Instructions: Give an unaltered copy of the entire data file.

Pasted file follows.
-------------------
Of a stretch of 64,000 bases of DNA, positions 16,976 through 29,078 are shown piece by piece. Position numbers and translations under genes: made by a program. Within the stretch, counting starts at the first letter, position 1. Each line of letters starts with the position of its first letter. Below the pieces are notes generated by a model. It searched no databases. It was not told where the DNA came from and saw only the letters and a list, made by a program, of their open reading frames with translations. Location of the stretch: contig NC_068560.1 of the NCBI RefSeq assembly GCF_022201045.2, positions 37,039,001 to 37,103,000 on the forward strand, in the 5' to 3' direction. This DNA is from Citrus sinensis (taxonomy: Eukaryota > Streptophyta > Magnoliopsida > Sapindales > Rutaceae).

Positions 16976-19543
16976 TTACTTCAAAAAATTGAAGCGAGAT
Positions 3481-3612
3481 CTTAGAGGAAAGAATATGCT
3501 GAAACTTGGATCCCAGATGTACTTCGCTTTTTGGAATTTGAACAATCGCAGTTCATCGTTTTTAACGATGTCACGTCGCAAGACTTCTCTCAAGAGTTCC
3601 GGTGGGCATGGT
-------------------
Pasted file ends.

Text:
Of a stretch of 64,000 bases of DNA, positions 16,976 through 29,078 are shown piece by piece. Position numbers and translations under genes: made by a program. Within the stretch, counting starts at the first letter, position 1. Each line of letters starts with the position of its first letter. Below the pieces are notes generated by a model. It searched no databases. It was not told where the DNA came from and saw only the letters and a list, made by a program, of their open reading frames with translations. Location of the stretch: contig NC_068560.1 of the NCBI RefSeq assembly GCF_022201045.2, positions 37,039,001 to 37,103,000 on the forward strand, in the 5' to 3' direction. This DNA is from Citrus sinensis (taxonomy: Eukaryota > Streptophyta > Magnoliopsida > Sapindales > Rutaceae).

Positions 16976-19543
16976 TTACTTCAAAAAATTGAAGCGAGAT
Positions 3481-3612
3481 CTTAGAGGAAAGAATATGCT
3501 GAAACTTGGATCCCAGATGTACTTCGCTTTTTGGAATTTGAACAATCGCAGTTCATCGTTTTTAACGATGTCACGTCGCAAGACTTCTCTCAAGAGTTCC
3601 GGTGGGCATGGT